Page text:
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Morese v. Harris Teeter

July 13, 2011

MORESE DELOATCH PLAINTIFF,
v.
HARRIS TEETER, INC., DEFENDANT.



The opinion of the court was delivered by: Ricardo M. Urbina United States District Judge

Re Document No: 28

MEMORANDUM OPINION GRANTING THE DEFENDANT'S MOTION FOR SUMMARY JUDGMENT

I. INTRODUCTION

This matter comes before the court on the defendant's motion for summary judgment. The plaintiff claims that his employer, Harris Teeter, Inc. ("the defendant"), violated various federal statutes relating to employee compensation, workplace discrimination and medical leave. See generally Am. Compl. Because the defendant demonstrates that the plaintiff does not make a showing sufficient to establish the existence of an element essential to each of his claims, the court grants the defendant's motion.

II. FACTUAL & PROCEDURAL BACKGROUND

In October 2005 the plaintiff, an African American, began working as an associate in the meat department of one of the defendant's retail grocery stores. Am. Compl. ¶¶ 4-5. From 2005 until September 2008, the plaintiff worked for the defendant at Store # 83 located in Virginia. See Def.'s Mot. for. Summ. J. ("Def.'s Mot."), Ex. B (Pl.'s Dep.) at 50-55. After a brief stint at another store, the plaintiff transitioned to Store #282, located in the District of Columbia, where he remained working from September 2008 until his separation from the defendant in June 2009. See id.

The defendant asserts that, like all of its employees, the plaintiff received an "associate guidebook," detailing the defendant's policies and procedures regarding hourly compensation, anti-discrimination and employee leave. See id. at 55. According to the plaintiff, however, the defendant largely failed to uphold its own policies. See generally Am. Compl.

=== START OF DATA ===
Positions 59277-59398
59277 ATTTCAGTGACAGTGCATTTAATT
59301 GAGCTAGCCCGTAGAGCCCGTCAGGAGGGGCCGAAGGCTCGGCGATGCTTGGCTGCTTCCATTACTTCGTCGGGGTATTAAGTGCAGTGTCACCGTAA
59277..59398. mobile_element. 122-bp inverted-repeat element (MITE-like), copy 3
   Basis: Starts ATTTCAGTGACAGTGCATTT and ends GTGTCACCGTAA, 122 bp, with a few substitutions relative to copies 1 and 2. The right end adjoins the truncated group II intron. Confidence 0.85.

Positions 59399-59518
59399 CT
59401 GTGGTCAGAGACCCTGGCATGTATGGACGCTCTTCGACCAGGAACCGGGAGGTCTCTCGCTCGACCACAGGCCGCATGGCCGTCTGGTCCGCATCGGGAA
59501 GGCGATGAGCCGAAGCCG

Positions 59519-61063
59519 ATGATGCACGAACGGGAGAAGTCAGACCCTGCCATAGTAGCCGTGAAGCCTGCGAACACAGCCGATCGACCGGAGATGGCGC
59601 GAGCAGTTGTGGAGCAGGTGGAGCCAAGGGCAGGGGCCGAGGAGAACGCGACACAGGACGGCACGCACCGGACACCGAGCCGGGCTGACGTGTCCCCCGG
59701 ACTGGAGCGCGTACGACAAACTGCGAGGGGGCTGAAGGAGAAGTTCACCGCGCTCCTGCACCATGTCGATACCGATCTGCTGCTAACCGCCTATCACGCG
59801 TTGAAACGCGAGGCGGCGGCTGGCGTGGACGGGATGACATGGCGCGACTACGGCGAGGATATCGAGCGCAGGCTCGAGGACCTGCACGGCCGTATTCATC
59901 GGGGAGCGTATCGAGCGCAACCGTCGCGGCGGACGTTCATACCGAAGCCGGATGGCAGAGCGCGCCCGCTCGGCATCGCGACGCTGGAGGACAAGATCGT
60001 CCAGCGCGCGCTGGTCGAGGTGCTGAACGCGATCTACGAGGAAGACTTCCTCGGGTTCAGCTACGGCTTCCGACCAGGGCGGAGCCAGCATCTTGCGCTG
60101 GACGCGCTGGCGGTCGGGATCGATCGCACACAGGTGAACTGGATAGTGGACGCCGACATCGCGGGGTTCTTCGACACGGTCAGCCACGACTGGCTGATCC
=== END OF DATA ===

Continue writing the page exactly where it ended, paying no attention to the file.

The plaintiff filed this action in February 2010, asserting that the defendant violated various federal statutes relating to employee compensation, workplace discrimination and medical leave. See generally id. The factual allegations underlying these claims are discussed in more detail in the court's analysis below.

In December 2010, the defendant moved for summary judgment. See generally Def.'s Mot. With the defendant's motion now ripe for review, the court turns to the parties' arguments and the applicable legal standards.

III. ANALYSIS

A. Legal Standard for Summary Judgment

Summary judgment is appropriate when the pleadings and evidence show "that there is no genuine dispute as to any material fact and the movant is entitled to judgment as a matter of law." FED. R. CIV. P. 56(a); see also Celotex Corp. v. Catrett, 477 U.S. 317, 322 (1986); Diamond v. Atwood, 43 F.3d 1538, 1540 (D.C. Cir. 1995). To determine which facts are "material," a court must look to the substantive law on which each claim rests. Anderson v. Liberty Lobby, Inc., 477 U.S. 242, 248 (1986). A "genuine dispute" is one whose resolution could establish an element of a claim or defense and, therefore, affect the outcome of the action. Celotex, 477 U.S. at 322; Anderson, 477 U.S. at 248.

In ruling on a motion for summary judgment, the court must draw all justifiable inferences in the nonmoving party's favor and accept the nonmoving party's evidence as true. Anderson, 477 U.S. at 255. A nonmoving party, however, must establish more than "the mere existence of a scintilla of evidence" in support of its position. Id. at 252. To prevail on a motion for summary judgment, the moving party must show that the nonmoving party "fail[ed] to make a showing sufficient to establish the existence of an element essential to that party's case, and on which that party will bear the burden of proof at trial." Celotex, 477 U.S. at 322. By pointing to the absence of evidence proffered by the nonmoving party, a moving party may succeed on summary judgment. Id.

The nonmoving party may defeat summary judgment through factual representations made in a sworn affidavit if he "support[s] his allegations . . . with facts in the record," Greene v. Dalton, 164 F.3d 671, 675 (D.C. Cir. 1999) (quoting Harding v. Gray, 9 F.3d 150, 154 (D.C. Cir. 1993)), or provides "direct testimonial evidence," Arrington v. United States, 473 F.3d 329, 338 (D.C. Cir. 2006). Indeed, for the court to accept anything less "would defeat the central purpose of the summary judgment device, which is to weed out those cases insufficiently meritorious to warrant the expense of a jury trial." Greene, 164 F.3d at 675.

B. The Court Grants the Defendant's Motion for Summary Judgment on the

Plaintiff's Failure to Compensate Claims